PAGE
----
From Prose to Script to Screen
August 28, 2013
‘Tell me a powerful story from your memoir’ is a line that led to a humbling and surreal experience for Assistant Professor of English Samuel Autman. He is working to complete a first draft of a book, Sanctified: A Memoir, about his experiences sorting out spiritually and sexuality. In the meantime, a chapter was adapted to a screenplay and filmed outside of Philadelphia with Hollywood actors.
It was during a recent conversation over breakfast with filmmaker and director Chinonye Chukwu ’07 when she asked her former professor to share a powerful story from his memoir. Autman shared a memory that continues to haunt him. As a 10-year-old, he witnessed his friend ridiculed by his father for playing with lipstick. The father – in a rage – put the boy in high heels and a dress and dragged him around a crowded block lined with children pointing and laughing.
The memory is four pages of prose in the memoir, which Chukwu (at left) adapted to 10 pages of script. The film, A Long Walk, is directed by Chukwu and stars award-winning actor, playwright and director Colman Domingo who can be seen in Lee Daniels' The Butler; Tony Award nominee and singer Da’Vine Joy Randolph; and actor Francois Battiste.
As Chukwu worked on the screenplay, she kept in close contact with Autman. “We talked every few days, and she let me see what she was doing,” he says. “It was difficult to not want to keep it 100 percent what I had written, but film is a different medium, so she had to fictionalize certain parts of it.
“I decided to let it go because the potential of what a short film could do far outweighs my pride of one chapter,” Autman says. “I had a gut feeling that Chinonye was going to handle it right. It’s remained in the spirit of the story, but inevitably when things go from prose to film, changes are made. I’ve taught adaptation enough to know that, and once Chinonye began to talk about Colman Domingo (at right with Chukwu and Autman) and all the celebrities interested in the film, what could I say?”
Autman explains, “I really undervalued the story’s impact. I didn’t even think it was worthy of putting in my memoir because it’s not directly about religion or sexuality, and it happened to someone else. It’s hard to know with your own material what’s going to resonate with others.”
Autman continues to question what action he could have taken on that particular day. “I was out playing football with other kids when it happened. I look back and think should I have intervened? How could I have intervened at 10 years old? But I still somehow feel that I could have. There is a part of me that will always wonder if I betrayed him, and I think that’s what the film is about. That thought of me possibly betraying him, Chinonye drives a Mack truck into. My character comes back as an adult and confronts the memories.”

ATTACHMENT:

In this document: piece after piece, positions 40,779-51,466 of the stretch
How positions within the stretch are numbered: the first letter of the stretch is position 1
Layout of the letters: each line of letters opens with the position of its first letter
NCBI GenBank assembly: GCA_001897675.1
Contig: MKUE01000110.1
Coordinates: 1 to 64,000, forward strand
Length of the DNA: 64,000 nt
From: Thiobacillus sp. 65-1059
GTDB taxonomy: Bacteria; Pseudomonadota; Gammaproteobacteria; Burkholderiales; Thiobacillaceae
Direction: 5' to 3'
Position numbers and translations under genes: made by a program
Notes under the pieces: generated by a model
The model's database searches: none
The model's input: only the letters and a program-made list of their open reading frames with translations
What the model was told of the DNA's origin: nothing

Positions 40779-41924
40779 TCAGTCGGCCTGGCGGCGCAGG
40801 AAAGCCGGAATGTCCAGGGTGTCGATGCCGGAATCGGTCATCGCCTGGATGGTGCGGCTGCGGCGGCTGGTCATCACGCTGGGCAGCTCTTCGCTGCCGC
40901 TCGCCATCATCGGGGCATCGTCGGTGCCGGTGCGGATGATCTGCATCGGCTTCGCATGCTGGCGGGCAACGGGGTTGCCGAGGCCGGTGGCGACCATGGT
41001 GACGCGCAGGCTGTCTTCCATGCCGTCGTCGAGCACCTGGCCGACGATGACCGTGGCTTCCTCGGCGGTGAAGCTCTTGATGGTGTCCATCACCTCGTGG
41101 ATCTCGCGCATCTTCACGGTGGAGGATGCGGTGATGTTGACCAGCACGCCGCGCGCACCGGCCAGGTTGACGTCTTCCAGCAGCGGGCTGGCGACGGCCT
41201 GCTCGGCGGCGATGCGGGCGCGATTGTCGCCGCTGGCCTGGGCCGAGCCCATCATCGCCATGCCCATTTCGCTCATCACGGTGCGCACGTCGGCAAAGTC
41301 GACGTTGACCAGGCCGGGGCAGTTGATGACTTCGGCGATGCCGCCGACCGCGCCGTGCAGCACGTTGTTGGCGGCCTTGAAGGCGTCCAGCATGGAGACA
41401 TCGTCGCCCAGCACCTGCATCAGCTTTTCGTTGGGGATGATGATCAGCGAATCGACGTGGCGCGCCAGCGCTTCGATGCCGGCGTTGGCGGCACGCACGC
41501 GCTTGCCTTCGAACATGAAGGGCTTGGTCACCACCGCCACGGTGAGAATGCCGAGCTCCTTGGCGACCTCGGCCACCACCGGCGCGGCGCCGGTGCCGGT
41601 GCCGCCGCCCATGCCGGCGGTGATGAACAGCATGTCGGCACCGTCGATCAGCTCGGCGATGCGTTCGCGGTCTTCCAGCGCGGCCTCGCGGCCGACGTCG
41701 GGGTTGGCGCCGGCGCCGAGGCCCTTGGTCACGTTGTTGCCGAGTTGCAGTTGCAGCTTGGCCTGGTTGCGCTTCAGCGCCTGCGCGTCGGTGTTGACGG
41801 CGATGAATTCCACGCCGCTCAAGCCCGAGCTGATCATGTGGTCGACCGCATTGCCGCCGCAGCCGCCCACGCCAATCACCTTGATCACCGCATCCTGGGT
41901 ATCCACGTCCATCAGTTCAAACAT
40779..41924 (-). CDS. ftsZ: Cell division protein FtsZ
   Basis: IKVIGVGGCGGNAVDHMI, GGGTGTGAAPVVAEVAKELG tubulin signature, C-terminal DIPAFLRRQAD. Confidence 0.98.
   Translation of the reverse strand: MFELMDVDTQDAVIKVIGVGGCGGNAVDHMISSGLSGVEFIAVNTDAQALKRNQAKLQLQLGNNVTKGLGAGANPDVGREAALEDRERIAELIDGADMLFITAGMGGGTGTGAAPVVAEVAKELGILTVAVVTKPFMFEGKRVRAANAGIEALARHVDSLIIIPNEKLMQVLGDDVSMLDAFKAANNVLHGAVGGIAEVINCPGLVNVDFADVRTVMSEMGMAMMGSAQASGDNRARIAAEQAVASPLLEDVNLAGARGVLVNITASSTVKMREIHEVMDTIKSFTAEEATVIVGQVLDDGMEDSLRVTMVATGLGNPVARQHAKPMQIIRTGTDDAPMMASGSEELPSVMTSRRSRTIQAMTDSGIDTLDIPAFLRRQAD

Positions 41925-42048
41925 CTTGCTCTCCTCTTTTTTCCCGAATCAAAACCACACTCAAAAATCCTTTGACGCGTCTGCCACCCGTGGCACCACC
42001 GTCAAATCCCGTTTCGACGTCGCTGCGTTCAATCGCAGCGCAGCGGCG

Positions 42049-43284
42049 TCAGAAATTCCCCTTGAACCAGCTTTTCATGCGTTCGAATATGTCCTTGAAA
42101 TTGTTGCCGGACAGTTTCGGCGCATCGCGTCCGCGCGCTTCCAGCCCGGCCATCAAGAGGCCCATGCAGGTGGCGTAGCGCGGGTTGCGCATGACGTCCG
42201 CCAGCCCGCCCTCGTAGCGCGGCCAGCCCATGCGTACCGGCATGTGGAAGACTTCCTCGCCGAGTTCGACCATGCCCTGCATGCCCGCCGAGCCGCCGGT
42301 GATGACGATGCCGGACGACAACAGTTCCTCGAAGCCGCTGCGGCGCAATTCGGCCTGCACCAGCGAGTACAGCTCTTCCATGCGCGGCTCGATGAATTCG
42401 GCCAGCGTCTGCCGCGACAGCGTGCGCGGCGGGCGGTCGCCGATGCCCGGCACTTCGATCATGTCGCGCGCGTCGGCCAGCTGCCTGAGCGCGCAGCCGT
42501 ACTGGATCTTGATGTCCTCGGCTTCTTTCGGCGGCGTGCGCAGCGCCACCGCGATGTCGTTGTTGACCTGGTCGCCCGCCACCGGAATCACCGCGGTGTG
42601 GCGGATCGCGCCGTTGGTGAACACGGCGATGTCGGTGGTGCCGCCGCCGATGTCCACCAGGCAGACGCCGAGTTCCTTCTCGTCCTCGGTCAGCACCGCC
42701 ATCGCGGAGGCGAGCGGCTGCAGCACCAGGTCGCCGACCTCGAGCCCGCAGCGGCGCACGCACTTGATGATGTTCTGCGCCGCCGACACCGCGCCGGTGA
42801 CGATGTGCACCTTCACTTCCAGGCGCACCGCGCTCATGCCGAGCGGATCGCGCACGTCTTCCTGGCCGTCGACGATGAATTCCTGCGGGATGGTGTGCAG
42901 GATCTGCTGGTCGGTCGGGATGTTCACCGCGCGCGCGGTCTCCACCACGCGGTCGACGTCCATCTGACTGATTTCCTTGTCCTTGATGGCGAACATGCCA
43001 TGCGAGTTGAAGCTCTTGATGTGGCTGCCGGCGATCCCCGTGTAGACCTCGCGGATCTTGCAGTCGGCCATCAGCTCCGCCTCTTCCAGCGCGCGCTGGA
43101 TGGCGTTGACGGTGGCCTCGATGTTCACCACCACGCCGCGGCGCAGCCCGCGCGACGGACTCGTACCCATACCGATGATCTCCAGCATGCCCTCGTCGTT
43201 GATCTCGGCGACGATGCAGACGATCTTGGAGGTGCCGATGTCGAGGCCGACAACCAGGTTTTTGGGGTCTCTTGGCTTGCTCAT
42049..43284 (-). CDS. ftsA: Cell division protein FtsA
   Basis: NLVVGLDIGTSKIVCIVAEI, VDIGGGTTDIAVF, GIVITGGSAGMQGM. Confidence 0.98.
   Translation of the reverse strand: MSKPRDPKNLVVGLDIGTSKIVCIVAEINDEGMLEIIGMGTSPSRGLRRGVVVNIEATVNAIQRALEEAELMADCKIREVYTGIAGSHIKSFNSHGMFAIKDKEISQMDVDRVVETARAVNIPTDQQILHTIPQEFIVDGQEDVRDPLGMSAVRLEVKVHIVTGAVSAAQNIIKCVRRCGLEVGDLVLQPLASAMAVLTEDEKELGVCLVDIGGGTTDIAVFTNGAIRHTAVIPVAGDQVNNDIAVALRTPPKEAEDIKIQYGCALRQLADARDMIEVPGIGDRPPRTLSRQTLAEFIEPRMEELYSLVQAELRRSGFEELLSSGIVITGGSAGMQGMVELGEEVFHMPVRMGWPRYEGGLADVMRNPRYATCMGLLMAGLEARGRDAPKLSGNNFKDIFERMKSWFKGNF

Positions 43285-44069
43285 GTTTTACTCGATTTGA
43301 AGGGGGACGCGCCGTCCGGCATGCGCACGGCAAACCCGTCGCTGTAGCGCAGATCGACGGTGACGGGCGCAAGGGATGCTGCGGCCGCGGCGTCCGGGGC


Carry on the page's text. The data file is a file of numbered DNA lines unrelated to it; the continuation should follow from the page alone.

“I understand now why some people don’t want their work adapted to film. Because you do it, you give it to somebody else and it’s theirs. It’s even true in prose. I write a story with my intentions. Other people will attach things to it that I did not intend. One of my friends presumed that I was the young boy. I said if it were me, I’d own it. I’m in nonfiction. People will add their own interpretations, opinions and beliefs, and I Just have to let go of that what they say and do with it.”
The hope is that A Long Walk is accepted to film festivals, including Sundance. “I used to go to Sundance when I lived in Utah,” Autman explains. “I never thought there would be a possibility of going back and seeing my work adapted to screen. It feels surreal. From my perspective as a writer and a teacher, it raises the platform and profile of the work. I look at it purely from a marketplace value. Every film festival it plays, it will say a screenplay adaptation based on work by Samuel Autman. I couldn’t pay for that kind of publicity.”
Autman joined the actors and crew on the set. Few know the feeling of seeing a Hollywood actor play them, and Autman admits it was very strange. “When I asked the actors what made them interested in the film, they all answered, the script.
“People embraced me, thanked me and shook my hand. It was humbling. I’m usually alone in a room, writing and getting hundreds of rejection letters. So to have my work validated was incredible. They’re not critics. They’re not on committees. These are readers who saw the power of a story. That was the thing that touched me the most, and it made me realize that the stories I have could reach a wider audience. (Autman and Chukwu at right)
“This experience has shown me that more things are possible than you realize,” Autman says. “I would have never expected this to happen. If I had said, ‘I’m going to do an adaptation of this story and send it to agents,’ it wouldn’t have happened, but Chinonye was the perfect person to do this.”Back